The University of Namibia's Ogongo Campus held its annual rice harvest this year of 12 metric tonnes. The rice is sold locally.

Eleven years ago, Namibia-Japan launched the Rice and Mahangu Project at the Ogongo campus, which culminated in a well established venture, aimed at improving food security among smallholder farmers in northern Namibia.

Because of its demand, the campus needs to increase its rice production by introducing rice production in local seasonal wetlands and floodplains.
Vice Chancellor of UNAM, Prof. Kenneth Matengu, said the annual rice harvest serves a dual purpose of celebrating the achievement of the Namibia-Japan rice and mahangu project and sharing information about rice production technologies, which is part of community engagement. Out:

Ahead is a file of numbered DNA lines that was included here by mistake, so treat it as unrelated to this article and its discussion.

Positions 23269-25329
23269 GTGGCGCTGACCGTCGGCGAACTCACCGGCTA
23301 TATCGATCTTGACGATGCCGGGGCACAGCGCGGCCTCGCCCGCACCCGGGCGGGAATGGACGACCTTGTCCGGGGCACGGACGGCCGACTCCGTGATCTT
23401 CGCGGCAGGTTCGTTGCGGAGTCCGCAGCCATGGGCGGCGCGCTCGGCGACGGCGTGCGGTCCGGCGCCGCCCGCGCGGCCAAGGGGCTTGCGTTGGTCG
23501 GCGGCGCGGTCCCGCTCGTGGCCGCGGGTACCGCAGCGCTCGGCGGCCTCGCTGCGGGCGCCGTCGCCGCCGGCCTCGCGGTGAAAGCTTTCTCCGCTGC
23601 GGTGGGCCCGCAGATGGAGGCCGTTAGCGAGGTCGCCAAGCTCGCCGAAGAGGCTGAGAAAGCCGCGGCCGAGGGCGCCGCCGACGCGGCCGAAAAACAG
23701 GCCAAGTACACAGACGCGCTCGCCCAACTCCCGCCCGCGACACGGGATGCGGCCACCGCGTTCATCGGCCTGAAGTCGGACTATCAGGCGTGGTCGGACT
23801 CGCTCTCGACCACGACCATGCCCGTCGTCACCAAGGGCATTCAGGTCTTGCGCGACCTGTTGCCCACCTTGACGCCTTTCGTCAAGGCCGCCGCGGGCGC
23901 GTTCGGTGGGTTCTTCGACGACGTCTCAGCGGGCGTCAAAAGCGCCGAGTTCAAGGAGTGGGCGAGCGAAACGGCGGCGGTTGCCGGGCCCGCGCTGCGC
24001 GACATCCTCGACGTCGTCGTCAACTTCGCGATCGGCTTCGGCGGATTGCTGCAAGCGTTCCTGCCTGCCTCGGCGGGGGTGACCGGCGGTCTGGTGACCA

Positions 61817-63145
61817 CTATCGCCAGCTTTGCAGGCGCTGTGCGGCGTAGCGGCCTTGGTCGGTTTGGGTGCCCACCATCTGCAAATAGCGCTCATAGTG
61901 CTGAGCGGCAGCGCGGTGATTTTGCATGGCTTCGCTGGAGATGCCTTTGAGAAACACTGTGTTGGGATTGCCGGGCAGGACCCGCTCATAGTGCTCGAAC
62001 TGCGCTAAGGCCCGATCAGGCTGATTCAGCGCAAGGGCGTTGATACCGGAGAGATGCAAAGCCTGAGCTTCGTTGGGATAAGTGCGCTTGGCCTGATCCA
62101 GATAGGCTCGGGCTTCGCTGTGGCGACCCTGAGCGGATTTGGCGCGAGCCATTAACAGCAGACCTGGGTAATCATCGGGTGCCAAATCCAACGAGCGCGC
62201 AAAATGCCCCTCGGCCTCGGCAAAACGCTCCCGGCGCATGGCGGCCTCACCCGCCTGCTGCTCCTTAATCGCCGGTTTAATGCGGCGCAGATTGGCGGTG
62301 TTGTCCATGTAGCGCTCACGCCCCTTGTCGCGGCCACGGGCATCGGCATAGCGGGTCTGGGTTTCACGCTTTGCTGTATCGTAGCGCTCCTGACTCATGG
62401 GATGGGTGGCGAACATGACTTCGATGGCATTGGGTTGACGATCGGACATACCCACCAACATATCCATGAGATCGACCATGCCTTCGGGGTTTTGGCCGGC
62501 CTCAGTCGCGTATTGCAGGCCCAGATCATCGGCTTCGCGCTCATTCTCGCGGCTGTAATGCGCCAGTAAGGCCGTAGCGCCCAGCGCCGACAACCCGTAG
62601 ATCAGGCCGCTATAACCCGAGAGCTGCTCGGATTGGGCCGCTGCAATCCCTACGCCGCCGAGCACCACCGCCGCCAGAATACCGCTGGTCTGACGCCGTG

Deputy Prime Minister Netumbo Nandi-Ndaitwah says wetland rice cultivation holds immense potential to uplift the lives of smallholder farmers.

Nandi-Ndaitwah underscored the urgent need for Namibia to adopt a proactive stance toward attaining self-reliance and sufficiency in food production and security.

"I believe in us to identify food production centres through the country, identify regions according to their capacity and the best quality of whatever products we produce. In that way, we will be able to ensure food security."

She lauded UNAM for its vital role in intensifying research initiatives.
 The event coincided with the rice and poultry farming equipment handover from DebMarine Namibia to the UNAM Ogongo Campus.



Tonateni Haimbodi